As I was preparing this post, I couldn’t help but think of the ticker-tape parade occurring just a few miles or so (as the seagulls fly) from my home. The feting of the world champion US women’s soccer team included not just a celebration but a call for equal pay for female soccer players and the recognition by these athletes that they could use their success to advocate for social good. While I have no evidence that these women read today’s Perfect Picture Book, I have every reason to believe that they would support its message.
Title: Peaceful Fights for Equal Rights
Written By: Rob Sanders
Illustrated By: Jared Andrew Schorr
Publisher/Date: Simon & Schuster Books for Young Readers/2018
Suitable for Ages: 4-8
Themes/Topics: protest, equal rights, concept book, multicultural
Assemble. Take action. Create allies.
A concept book that explores the various ways to fight peacefully for equal rights.
Links to Resources:
- Make a banner or sign to show an idea that you support or that you want to protest;
- Think of three things that you and your family or classroom can do to help the environment, support a favorite cause, or welcome a refugee;
- Download the Educator’s Guide to discover more ideas.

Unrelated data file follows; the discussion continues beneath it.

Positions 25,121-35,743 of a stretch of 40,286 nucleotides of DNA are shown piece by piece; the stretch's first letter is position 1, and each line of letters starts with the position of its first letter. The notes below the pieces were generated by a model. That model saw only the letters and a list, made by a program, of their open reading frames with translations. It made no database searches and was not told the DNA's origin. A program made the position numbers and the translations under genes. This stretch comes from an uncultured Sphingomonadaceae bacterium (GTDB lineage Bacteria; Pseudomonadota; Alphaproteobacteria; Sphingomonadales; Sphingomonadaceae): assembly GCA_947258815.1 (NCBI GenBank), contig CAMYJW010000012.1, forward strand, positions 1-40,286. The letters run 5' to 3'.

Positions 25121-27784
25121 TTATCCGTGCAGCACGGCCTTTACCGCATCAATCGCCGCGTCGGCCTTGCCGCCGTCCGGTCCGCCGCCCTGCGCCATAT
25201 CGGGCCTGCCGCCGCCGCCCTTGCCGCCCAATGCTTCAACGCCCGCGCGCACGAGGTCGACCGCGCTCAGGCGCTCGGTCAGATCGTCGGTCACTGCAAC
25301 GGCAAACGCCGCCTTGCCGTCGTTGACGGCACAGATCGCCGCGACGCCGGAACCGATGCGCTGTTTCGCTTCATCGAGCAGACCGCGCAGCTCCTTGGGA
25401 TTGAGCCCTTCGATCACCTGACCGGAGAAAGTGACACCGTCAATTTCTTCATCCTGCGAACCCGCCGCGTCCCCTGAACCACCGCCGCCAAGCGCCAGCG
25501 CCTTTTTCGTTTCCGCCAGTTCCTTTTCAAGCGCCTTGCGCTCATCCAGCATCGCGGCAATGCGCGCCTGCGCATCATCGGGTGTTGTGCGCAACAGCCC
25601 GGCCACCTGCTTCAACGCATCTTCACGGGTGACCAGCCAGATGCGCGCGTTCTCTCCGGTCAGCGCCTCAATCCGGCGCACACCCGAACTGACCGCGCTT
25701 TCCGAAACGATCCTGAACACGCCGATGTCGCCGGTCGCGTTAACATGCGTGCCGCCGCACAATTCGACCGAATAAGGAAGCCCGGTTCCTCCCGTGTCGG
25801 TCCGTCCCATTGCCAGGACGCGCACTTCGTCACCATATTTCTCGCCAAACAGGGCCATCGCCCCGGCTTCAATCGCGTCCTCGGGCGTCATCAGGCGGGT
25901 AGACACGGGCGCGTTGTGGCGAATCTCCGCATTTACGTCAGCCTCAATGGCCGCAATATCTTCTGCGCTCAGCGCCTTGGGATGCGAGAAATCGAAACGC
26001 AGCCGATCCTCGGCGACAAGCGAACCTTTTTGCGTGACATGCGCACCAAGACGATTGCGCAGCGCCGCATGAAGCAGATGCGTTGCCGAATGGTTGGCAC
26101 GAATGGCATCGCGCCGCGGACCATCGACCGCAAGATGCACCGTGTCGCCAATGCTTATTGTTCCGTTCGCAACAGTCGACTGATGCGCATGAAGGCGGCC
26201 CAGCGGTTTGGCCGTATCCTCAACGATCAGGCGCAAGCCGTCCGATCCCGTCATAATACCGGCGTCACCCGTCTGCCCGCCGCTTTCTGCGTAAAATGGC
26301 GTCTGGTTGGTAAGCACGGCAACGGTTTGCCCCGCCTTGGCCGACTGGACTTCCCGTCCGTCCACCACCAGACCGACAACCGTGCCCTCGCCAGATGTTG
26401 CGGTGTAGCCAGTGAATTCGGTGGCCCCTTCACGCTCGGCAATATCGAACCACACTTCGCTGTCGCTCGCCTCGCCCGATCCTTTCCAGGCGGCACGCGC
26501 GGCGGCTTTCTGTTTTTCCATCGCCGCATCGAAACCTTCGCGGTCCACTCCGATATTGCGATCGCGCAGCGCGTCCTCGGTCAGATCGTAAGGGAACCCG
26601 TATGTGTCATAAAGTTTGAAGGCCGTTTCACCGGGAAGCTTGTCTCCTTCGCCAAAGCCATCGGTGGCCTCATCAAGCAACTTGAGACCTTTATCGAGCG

Why I Like this Book:
From A to Z, Sanders provides concrete examples of ways to advocate peacefully for equal rights. With short but lyrical text, Sanders prompts young readers to ask questions, become informed, and take action for what they believe. I love the many verbs used that encourage action. I also love that so many options are offered, including giving time, having hope (and being hope), praying, and voting, among many, many others. Finally, I love that the vocabulary stretches young listeners, especially as there’s a comprehensive Glossary with pronunciation guide, so that children can learn the language of protest. A note about the history of Peaceful Protests rounds out this wonderful concept book that will have families and classrooms excited to take positive action.
Schorr’s cut-paper illustrations are vibrant and add so much context to the sparse text. I found the two-page spreads with one word or phrase particularly powerful, especially “unite” with its many hands of varying hues raised in peace signs.
A Note about Craft:
A book about taking action should leave its readers and listeners ready to take action, but how does an author do that? I think with his sparse text, in short, choppy sentences, all starting with verbs, Sanders encourages people to get up and do something. The low word count also has the effect of leaving space for the illustrator, which Schorr utilizes to include a wide range of diverse characters and cultural and historical references that adults will appreciate and enjoy sharing with youngsters.
This Perfect Picture Book entry will be added to Susanna Hill’s Perfect Picture Book list. Check out the other great picture books featured there!